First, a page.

Dodge wants you to be aware that anyone who drives the Demon does so at their own risk.
By now, you're probably aware that the Dodge Challenger SRT Demon is a muscle car like no other. Powered by a monstrous 840-hp engine, not only is it the fastest production car in the world capable of hitting 0-62 mph time in 2.3 seconds, it's essentially a street-legal drag racer thanks to its factory-fitted drag radial tires. And it can be yours for an MSRP of just $84,995. There's a catch, however – driving a car on the street with tires designed for dominating drag strips has its restrictions.
Jalopnik managed to uncover the three-page legal document Demon buyers are required to sign at the dealership. It starts with a reminder that the Demon is the auto industry's "first and only purpose-built street-legal production car," so you know what you're in for. While they're technically road legal, the Nitto NT05R drag radial tires aren't suitable for the highway "as the expected miles of wear from the racing compound is greatly reduced." If it rains on your way home from collecting your Demon, you're also out of luck because the drag tires "are not recommended for driving in wet weather conditions." And if that wasn't already restrictive, you also can't drive the Demon in cold conditions.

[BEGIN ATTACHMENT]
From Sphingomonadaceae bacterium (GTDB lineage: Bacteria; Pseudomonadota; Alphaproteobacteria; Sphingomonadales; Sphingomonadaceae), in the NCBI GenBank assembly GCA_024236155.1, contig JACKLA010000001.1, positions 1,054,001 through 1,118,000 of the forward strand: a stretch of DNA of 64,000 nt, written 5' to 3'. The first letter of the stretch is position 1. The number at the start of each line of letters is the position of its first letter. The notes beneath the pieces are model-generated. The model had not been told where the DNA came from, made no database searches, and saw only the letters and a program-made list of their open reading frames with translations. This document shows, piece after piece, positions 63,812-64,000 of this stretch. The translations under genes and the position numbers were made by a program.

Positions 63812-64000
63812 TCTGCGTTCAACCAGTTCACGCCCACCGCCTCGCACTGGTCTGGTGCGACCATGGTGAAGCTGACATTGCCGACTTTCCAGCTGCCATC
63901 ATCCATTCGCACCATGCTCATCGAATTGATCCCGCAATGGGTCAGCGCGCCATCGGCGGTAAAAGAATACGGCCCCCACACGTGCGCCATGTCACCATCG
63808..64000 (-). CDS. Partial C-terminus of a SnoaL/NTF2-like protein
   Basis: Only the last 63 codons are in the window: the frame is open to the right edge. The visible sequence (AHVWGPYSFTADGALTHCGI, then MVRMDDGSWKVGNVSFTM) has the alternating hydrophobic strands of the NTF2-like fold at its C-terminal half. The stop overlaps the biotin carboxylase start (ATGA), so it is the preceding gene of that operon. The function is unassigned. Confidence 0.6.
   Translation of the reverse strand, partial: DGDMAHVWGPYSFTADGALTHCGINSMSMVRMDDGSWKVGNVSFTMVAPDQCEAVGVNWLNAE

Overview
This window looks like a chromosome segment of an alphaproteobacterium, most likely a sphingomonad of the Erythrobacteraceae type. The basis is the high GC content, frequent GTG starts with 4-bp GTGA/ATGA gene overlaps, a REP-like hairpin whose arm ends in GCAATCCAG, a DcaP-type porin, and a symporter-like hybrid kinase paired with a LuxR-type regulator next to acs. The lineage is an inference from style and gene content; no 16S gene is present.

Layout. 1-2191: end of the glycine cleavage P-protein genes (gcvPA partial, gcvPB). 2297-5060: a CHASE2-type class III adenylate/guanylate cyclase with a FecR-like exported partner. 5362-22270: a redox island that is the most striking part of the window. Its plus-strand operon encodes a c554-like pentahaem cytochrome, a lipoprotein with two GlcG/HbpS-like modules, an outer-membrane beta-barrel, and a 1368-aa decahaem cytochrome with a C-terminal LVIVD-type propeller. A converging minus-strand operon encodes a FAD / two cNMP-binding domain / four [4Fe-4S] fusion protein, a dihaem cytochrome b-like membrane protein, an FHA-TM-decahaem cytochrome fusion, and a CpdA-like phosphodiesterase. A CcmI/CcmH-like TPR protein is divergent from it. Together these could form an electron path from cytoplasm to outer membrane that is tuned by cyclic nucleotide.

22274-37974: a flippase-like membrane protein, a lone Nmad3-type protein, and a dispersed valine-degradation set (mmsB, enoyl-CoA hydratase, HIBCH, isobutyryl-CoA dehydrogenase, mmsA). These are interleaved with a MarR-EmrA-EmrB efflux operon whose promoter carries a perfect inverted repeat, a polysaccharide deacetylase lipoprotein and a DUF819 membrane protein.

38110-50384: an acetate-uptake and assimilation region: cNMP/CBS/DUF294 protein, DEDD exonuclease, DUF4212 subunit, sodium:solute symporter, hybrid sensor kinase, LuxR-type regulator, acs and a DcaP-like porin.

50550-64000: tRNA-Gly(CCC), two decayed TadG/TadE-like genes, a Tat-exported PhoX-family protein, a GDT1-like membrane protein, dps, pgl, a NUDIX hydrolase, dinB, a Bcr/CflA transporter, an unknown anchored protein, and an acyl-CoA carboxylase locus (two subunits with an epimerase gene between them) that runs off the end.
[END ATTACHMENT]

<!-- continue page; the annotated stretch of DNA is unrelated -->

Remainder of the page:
In temperatures below 15 degrees, "the Drag Tires can lose flexibility and that may lead to cracking and other tire damage." As common sense should dictate, Dodge advises against trying to cram passengers into the Demon if you don't have a passenger seat installed. You're not allowed to install one yourself either, "because the passenger will not be properly protected." There's even a condition acknowledging that you understand you're on the high priority list if you buy your Demon at or below MSRP from the dealer - a smart move on Dodge's part to prevent dealers from selling the Demon at ridiculously high mark ups.
Another condition requires you to have "full responsibility and shall assume all risks related to the use of the features and applications in the Vehicle and shall only use the features and applications when it is safe to do so. Failure to do so may result in an accident involving serious injury or death." It may sound overly dramatic but the Demon takes no prisoners, so you can't blame Dodge for wanting to protect itself from being sued when someone inevitably underestimates its brutality. This manic muscle car isn't for the faint-hearted.